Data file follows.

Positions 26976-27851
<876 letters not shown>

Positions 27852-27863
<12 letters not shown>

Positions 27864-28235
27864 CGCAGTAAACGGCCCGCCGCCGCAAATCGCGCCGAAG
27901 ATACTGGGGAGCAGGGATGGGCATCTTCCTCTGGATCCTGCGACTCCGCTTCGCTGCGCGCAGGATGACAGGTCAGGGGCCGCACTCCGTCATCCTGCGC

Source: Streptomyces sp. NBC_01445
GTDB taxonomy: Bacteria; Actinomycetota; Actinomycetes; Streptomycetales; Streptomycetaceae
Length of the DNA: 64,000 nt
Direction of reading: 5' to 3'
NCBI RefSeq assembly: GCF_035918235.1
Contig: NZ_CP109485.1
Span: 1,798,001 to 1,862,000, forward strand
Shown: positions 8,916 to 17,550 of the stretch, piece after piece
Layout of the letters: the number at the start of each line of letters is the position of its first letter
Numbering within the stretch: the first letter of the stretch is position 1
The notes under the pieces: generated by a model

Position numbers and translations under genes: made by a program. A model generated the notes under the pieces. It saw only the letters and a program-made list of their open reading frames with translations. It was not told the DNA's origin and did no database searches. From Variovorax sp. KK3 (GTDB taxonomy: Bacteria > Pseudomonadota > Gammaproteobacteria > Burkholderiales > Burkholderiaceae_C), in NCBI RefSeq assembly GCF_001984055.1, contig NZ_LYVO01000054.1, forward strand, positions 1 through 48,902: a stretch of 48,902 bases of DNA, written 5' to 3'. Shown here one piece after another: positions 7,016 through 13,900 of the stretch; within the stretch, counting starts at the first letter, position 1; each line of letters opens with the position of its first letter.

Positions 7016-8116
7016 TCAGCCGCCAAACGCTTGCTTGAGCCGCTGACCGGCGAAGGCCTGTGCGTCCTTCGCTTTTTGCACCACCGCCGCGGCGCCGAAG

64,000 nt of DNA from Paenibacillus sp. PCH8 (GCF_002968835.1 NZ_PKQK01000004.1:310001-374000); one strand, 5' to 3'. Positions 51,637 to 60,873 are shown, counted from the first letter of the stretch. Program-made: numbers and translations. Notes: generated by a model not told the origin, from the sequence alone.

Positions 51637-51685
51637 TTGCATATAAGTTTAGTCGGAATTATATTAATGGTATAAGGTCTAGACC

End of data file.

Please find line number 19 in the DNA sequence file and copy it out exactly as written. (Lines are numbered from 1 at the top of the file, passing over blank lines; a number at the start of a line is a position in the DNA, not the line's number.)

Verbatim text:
Position numbers and translations under genes: made by a program. A model generated the notes under the pieces. It saw only the letters and a program-made list of their open reading frames with translations. It was not told the DNA's origin and did no database searches. From Variovorax sp. KK3 (GTDB taxonomy: Bacteria > Pseudomonadota > Gammaproteobacteria > Burkholderiales > Burkholderiaceae_C), in NCBI RefSeq assembly GCF_001984055.1, contig NZ_LYVO01000054.1, forward strand, positions 1 through 48,902: a stretch of 48,902 bases of DNA, written 5' to 3'. Shown here one piece after another: positions 7,016 through 13,900 of the stretch; within the stretch, counting starts at the first letter, position 1; each line of letters opens with the position of its first letter.